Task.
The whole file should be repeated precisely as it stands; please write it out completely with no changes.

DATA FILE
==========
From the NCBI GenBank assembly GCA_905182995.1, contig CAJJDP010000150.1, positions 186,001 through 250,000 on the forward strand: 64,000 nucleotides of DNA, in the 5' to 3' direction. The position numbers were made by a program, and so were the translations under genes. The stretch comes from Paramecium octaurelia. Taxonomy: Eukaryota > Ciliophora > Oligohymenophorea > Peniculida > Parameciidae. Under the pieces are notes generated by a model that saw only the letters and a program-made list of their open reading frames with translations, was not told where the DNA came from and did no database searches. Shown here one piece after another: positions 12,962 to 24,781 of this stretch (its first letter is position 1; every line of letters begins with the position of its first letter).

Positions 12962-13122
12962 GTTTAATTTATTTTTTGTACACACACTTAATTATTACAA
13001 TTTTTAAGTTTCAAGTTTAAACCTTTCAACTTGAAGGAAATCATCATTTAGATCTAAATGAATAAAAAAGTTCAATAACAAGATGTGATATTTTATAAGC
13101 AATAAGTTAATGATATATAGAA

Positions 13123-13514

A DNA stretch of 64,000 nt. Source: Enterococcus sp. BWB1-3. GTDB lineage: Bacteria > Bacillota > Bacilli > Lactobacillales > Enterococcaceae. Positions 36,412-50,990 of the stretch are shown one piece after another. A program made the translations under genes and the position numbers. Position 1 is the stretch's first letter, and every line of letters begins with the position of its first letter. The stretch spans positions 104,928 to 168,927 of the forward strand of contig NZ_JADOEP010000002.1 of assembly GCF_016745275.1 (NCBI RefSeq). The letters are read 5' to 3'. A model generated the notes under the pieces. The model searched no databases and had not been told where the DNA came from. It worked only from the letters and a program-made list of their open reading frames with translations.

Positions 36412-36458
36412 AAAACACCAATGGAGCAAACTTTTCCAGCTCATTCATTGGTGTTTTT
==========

From the NCBI GenBank assembly GCA_905182995.1, contig CAJJDP010000150.1, positions 186,001 through 250,000 on the forward strand: 64,000 nucleotides of DNA, in the 5' to 3' direction. The position numbers were made by a program, and so were the translations under genes. The stretch comes from Paramecium octaurelia. Taxonomy: Eukaryota > Ciliophora > Oligohymenophorea > Peniculida > Parameciidae. Under the pieces are notes generated by a model that saw only the letters and a program-made list of their open reading frames with translations, was not told where the DNA came from and did no database searches. Shown here one piece after another: positions 12,962 to 24,781 of this stretch (its first letter is position 1; every line of letters begins with the position of its first letter).

Positions 12962-13122
12962 GTTTAATTTATTTTTTGTACACACACTTAATTATTACAA
13001 TTTTTAAGTTTCAAGTTTAAACCTTTCAACTTGAAGGAAATCATCATTTAGATCTAAATGAATAAAAAAGTTCAATAACAAGATGTGATATTTTATAAGC
13101 AATAAGTTAATGATATATAGAA

Positions 13123-13514

A DNA stretch of 64,000 nt. Source: Enterococcus sp. BWB1-3. GTDB lineage: Bacteria > Bacillota > Bacilli > Lactobacillales > Enterococcaceae. Positions 36,412-50,990 of the stretch are shown one piece after another. A program made the translations under genes and the position numbers. Position 1 is the stretch's first letter, and every line of letters begins with the position of its first letter. The stretch spans positions 104,928 to 168,927 of the forward strand of contig NZ_JADOEP010000002.1 of assembly GCF_016745275.1 (NCBI RefSeq). The letters are read 5' to 3'. A model generated the notes under the pieces. The model searched no databases and had not been told where the DNA came from. It worked only from the letters and a program-made list of their open reading frames with translations.

Positions 36412-36458
36412 AAAACACCAATGGAGCAAACTTTTCCAGCTCATTCATTGGTGTTTTT